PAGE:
B. Nolan Nichols
Graduated: January 1, 2014
Reproducibility in Human Cognitive Neuroimaging: A Community-Driven Data Sharing Framework for Provenance Information Integration and Interoperability
ccess to primary data and the provenance of derived data are increasingly recognized as an essential aspect of reproducibility in biomedical research. While productive data sharing has become the norm in some biomedical communities, human brain imaging has lagged in open data and descriptions of provenance. The overarching goal of my dissertation was to identify barriers to neuroimaging data sharing and to develop a fundamentally new, granular data exchange standard that incorporates provenance as a primitive to document cognitive neuroimaging workflow.
For my dissertation research, I led the development of the Neuroimaging Data Model (NIDM), an extension to the W3C PROV standard for the domain of human brain imaging. NIDM provides a language to communicate provenance by representing primary data, computational workflow, and derived data as bundles of linked Agents, Activities, and Entities. Similar to the way a sentence conveys a standalone thought, a bundle contains provenance statements that parsimoniously express the way a given piece of data was produced. To demonstrate a system that implements NIDM, I developed a modern, semantic Web application platform that provides neuroimaging workflow as a service and captures provenance statements as NIDM bundles. The course of this work necessitated interaction with an international community, which adopted and extended central elements of this work into prevailing brain imaging software. My dissertation contributes neuroinformatics standards to advance the current state of computational infrastructure available to the cognitive neuroimaging community.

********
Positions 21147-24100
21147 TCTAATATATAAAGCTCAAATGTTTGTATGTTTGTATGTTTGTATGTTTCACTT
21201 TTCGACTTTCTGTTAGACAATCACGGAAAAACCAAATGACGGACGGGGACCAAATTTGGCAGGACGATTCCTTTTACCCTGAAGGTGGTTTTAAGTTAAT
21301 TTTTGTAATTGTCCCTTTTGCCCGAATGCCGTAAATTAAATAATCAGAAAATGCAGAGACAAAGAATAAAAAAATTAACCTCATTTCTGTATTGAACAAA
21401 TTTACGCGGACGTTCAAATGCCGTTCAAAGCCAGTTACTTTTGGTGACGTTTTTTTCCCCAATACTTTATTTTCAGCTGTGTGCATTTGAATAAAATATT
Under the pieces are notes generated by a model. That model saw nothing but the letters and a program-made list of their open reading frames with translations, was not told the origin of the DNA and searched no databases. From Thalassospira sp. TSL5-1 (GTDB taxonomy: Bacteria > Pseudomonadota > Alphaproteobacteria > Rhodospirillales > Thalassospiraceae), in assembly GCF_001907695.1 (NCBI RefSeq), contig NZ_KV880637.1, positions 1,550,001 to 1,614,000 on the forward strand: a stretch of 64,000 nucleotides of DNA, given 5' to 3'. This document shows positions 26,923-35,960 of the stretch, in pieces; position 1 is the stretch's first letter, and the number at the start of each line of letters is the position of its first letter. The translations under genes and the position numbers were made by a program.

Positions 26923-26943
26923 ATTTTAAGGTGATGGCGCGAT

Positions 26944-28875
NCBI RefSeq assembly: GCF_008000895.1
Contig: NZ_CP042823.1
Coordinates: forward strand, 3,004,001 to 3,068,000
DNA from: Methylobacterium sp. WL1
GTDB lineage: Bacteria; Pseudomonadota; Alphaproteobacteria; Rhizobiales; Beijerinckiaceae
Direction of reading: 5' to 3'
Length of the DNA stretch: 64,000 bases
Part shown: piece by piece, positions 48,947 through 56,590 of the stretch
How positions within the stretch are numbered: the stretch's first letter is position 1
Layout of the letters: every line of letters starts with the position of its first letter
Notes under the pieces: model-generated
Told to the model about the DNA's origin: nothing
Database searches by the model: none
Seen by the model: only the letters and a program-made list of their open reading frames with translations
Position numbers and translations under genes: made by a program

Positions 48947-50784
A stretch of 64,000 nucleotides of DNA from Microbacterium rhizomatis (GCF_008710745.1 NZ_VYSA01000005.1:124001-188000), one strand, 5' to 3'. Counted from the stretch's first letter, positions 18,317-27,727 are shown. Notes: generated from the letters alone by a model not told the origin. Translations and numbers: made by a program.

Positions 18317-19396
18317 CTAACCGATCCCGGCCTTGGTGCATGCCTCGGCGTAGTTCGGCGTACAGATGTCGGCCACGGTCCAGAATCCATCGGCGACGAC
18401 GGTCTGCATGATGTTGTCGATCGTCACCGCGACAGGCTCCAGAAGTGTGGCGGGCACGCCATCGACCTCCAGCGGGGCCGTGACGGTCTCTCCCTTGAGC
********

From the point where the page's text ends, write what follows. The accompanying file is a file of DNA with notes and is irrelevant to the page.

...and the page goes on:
Last Known Position:
Bioinformatics Software Engineer, Genentech
James F. Brinkley (Chair), Nicholas R. Anderson, Thomas Grabowski, Susan E. Coldwell (GSR)